Thomas C. Abate filed his Petition to Try Title (complaint) pursuant to G.L. c. 240, §§ 1-5, on May 25, 2012. In the complaint, Abate alleges that he is the record owner of, and resides in, the property at 14 Owatonna Street, Newton, Massachusetts (Property), and calls for the defendants, various alleged holders of a mortgage Abate gave on the Property, to appear and try their claim to superior title to the Property. The case management conference was held on July 23, 2012. Defendants Deutsche Bank National Trust Company, as Trustee for Carrington Mortgage Loan Trust, Series 2005-FRE1, Asset Backed Pass-Through Certificates (Deutsche Bank) and Carrington Mortgage Services, LLC (Carrington) filed their Motion to Dismiss on July 31, 2012. [Note 1] Abate filed Petitioners Opposition to Motion to Dismiss Brought by Deutsche Bank as Trustee and Carrington Mortgage Services (Opposition) on August 31, 2012. The court heard argument on the Motion to Dismiss on September 7, 2012, and took the Motion to Dismiss under advisement. The parties were given leave to file supplemental memoranda of law, which they did on September 21 and September 24, 2012. For the following reasons, the Motion to Dismiss is ALLOWED.
In considering a motion to dismiss for failure to state a claim, the court accepts as true well-pleaded factual allegations and reasonable inferences drawn therefrom, Marram v. Kobrick Offshore Fund, Ltd., 442 Mass. 43 , 45 (2004), but does not accept legal conclusions cast in the form of factual allegations. Iannacchino v. Ford Motor Co., 451 Mass. 623 , 633 (2008), quoting Schaer v. Brandeis Univ., 432 Mass. 474 , 477 (2000). Generally, if matters outside the pleadings are presented to and not excluded by the court, the motion will be treated as a motion for summary judgment. Mass. R. Civ. P. 12(b), 12(c). The court may, however, take into account matters of public record and documents integral to, referred to, or explicitly relied on in the complaint, whether or not attached, without converting the motion to a motion for summary judgment. Marram, 442 Mass. at 45 n.4 (2004); Schaer v. Brandeis Univ., 432 Mass. 474 , 477 (2000); Reliance Ins. Co. v. City of Boston, 71 Mass. App. Ct. 550 , 555 (2008); Shuel v. DeIeso, 16 LCR 329 , 329 (2008).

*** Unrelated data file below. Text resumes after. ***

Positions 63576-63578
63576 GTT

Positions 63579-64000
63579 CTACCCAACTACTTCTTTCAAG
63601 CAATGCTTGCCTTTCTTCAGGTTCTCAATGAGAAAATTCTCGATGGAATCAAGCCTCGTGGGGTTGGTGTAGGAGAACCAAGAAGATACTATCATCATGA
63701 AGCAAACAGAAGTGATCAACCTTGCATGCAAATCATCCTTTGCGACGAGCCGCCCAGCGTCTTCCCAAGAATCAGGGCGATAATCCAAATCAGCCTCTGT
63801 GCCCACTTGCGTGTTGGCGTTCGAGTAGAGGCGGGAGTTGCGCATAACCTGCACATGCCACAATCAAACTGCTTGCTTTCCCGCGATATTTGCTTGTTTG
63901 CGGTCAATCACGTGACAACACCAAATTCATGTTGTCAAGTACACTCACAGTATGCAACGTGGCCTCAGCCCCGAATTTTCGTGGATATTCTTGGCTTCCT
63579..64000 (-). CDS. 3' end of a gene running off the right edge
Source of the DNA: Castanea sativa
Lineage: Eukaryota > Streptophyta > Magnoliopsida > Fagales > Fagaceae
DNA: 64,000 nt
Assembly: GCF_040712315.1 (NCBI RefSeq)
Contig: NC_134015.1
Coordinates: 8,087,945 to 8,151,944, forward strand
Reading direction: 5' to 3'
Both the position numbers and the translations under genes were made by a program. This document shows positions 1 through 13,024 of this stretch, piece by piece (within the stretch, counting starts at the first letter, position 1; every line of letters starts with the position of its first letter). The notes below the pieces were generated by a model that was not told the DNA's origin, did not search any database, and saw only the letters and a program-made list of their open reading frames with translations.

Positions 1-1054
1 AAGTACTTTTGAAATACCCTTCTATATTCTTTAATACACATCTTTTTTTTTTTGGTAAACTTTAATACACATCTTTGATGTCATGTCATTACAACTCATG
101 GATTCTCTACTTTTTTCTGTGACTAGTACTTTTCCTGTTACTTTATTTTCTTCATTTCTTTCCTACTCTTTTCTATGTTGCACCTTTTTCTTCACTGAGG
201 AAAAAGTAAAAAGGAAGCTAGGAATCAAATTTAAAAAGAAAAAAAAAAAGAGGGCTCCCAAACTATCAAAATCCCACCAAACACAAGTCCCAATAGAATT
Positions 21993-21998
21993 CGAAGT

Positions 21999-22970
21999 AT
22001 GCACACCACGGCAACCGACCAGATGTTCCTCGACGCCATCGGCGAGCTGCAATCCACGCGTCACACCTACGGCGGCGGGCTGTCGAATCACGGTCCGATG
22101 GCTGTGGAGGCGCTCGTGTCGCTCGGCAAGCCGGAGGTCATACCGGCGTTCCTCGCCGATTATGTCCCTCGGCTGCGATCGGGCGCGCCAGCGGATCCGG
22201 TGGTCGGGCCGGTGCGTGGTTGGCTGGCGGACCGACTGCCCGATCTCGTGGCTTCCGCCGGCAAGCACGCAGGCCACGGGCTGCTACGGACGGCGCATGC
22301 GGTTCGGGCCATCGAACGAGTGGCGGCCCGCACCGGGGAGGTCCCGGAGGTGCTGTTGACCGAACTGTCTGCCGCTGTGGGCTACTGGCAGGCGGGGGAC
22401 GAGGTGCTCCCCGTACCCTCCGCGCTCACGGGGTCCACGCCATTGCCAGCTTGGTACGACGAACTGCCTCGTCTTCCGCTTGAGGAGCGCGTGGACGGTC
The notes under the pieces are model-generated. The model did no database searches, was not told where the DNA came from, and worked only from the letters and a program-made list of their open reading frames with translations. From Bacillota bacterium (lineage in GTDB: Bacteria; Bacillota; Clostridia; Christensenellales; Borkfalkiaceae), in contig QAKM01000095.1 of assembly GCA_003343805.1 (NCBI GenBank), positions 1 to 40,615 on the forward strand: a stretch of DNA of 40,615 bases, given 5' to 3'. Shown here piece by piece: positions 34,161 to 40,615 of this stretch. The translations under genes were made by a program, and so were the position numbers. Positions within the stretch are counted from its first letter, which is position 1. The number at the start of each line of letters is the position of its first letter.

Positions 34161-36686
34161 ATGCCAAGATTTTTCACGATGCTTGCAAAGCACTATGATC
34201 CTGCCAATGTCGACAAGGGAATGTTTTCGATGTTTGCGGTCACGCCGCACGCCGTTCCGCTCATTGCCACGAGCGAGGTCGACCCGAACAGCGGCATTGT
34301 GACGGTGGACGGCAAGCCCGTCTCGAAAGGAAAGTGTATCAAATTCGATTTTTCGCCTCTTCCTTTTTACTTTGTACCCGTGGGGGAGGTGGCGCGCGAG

Therefore, the court will accept as true the allegations of the complaint for the purposes of the Motion to Dismiss. The court will consider the various recorded instruments submitted with the complaint and the Motion to Dismiss, and other documents referred to in the complaint. The court will also take judicial notice of the records of a related action in the United States Bankruptcy Court for the District of Massachusetts. Jarosz v. Palmer, 436 Mass. 526 , 530 (2002). Based on the complaint and these documents, the court accepts as true the following facts.
Abate owns the Property by virtue of a deed from Charles N. Annesi, Mark S. Annesi, Michael Annesi, Karen L. Fang f/k/a Karen L. Annesi, and Donna M. Bonfiglio f/k/a Donna M. Annesi, dated June 17, 2005 and recorded in the Middlesex South Registry of Deeds (registry) at Book 45422, Page 495 on June 20, 2005 (the Deed). Abate has been in possession of the Property from June 2005 to the present.
Also on June 17, 2005, Abate executed a mortgage note (Note) payable to Fremont Investment & Loan (Fremont) [Note 2] as lender in the amount of $416,000. The same day, Abate gave Mortgage Electronic Registration Systems, Inc. (MERS) a mortgage on the Property, which was recorded in the registry at Book 45422, Page 499, on June 20, 2005 (the Mortgage). The Mortgage secures the Note and names MERS as the mortgagee under this Security Instrument. The Mortgage further states that MERS is acting solely as a nominee for [Fremont] and [Fremonts] successors and assigns. Within a few months after Abate gave the Mortgage, the Note and the Mortgage were sold, transferred, and/or assigned on more than one occasion to unknown third parties, including a mortgage backed security trust governed by New York law where hundreds, if not thousands, of mortgage loans were pooled together.
On October 29, 2010, Abate and his wife filed a petition under Chapter 7 of the Bankruptcy Code in the United States Bankruptcy Court for the District of Massachusetts, docketed as case no. 10-21808 (the Bankruptcy Proceeding). On November 23, 2010, Abate and his wife filed a Chapter 7 Individual Debtors Statement of Intention in the Bankruptcy Proceeding (the Statement of Intention), in which Abate stated under oath his intention to surrender the Property to Carrington, a creditor.
An Assignment dated November 16, 2010, was recorded in the registry at Book 55969, Page 177, on December 3, 2010 (the Assignment). The Assignment purports to assign the Mortgage from MERS to Deutsche Bank. The Assignment is executed by Tom Croft, designated as Assistant Secretary of MERS, and his signature was notarized before a notary public in Orange County, California. On November 24, 2010, Deutsche Bank filed its motion for relief from the automatic stay in the Bankruptcy Proceeding. The motion for relief from the stay was granted on December 9, 2010. Abate and his wife were discharged on February 8, 2011, and the Bankruptcy Proceeding was closed on February 13, 2011. A foreclosure auction of the Property was held on March 28, 2012. [Note 3]